Myofascial pain syndrome is pain or discomfort in the soft tissues or muscles. This is considered as a chronic, sore condition that involves the fascia.
The syndrome might affect either one muscle or muscle group. In some instances, the area where pain arises might not be where the myofascial pain generator is positioned. It is believed that the actual site of the injury or strain triggers the development of a trigger that instigates pain in other parts of the body or referred pain.
What are the causes?
Myofascial pain might arise from a muscle injury or from significant strain in one muscle or muscle group, tendon or ligament.
Other possible causes include:
- Generalized fatigue
- Damage to the intervertebral discs
- Lack of activity such as a fractured arm in a sling
- Medical ailments including stomach irritation or heart attack
- Repetitive motions
Myofascial pain syndrome generally involves muscle pain with specific “trigger” points. It is important to note that the pain might be aggravated by stress or activity. Aside from the localized or regional pain linked with the syndrome, individuals with the condition might also suffer from fatigue, depression and behavioral issues.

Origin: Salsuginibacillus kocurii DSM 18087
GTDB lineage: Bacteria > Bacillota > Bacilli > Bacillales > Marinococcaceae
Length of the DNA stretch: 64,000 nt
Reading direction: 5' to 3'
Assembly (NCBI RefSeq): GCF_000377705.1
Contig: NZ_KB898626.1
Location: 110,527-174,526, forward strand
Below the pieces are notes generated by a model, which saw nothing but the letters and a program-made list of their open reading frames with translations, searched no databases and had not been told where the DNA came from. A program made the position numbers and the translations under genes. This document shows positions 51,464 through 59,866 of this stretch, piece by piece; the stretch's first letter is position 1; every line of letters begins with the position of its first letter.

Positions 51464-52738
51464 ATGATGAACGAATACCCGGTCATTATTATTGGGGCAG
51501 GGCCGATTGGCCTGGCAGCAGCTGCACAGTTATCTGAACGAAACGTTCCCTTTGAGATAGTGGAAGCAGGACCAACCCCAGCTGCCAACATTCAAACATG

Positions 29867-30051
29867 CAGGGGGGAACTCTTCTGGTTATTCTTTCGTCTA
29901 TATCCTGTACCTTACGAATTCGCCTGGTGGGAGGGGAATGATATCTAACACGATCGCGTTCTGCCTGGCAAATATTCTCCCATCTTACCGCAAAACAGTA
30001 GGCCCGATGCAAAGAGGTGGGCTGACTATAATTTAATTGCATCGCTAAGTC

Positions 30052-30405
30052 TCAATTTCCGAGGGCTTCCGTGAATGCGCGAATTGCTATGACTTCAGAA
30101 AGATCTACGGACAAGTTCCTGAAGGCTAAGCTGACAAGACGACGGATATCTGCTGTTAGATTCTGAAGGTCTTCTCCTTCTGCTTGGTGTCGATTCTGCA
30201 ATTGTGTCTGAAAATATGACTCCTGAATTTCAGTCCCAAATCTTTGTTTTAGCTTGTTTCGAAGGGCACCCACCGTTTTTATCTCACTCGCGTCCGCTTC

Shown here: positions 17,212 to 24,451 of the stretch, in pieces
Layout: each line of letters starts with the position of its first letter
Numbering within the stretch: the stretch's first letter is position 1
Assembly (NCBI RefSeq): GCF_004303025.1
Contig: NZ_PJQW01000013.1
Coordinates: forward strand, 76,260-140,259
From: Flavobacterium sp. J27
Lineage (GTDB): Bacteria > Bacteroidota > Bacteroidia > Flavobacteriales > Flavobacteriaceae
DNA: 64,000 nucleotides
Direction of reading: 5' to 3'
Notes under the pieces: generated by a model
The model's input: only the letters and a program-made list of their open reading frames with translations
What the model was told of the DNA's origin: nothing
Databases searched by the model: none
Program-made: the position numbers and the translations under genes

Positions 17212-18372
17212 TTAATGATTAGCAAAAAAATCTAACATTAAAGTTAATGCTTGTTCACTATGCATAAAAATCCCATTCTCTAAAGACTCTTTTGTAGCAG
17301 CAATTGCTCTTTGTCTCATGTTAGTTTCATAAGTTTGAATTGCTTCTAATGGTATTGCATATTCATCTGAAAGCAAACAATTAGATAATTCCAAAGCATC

Management of myofascial pain syndrome
- In most cases, physical therapy has been the ideal treatment for myofascial pain syndrome.
- Other treatment options include the “stretch and spray” technique where the muscle with the trigger point is sprayed throughout its length with a coolant and slowly stretched.
- Massage therapy
- Trigger point injection involves the injection of anesthesia directly into the trigger point of the individual
For chronic cases of myofascial pain, a combination of physical therapy, massage and trigger point injections are required. In some instances, medications are used to manage any currently present conditions such as depression and insomnia.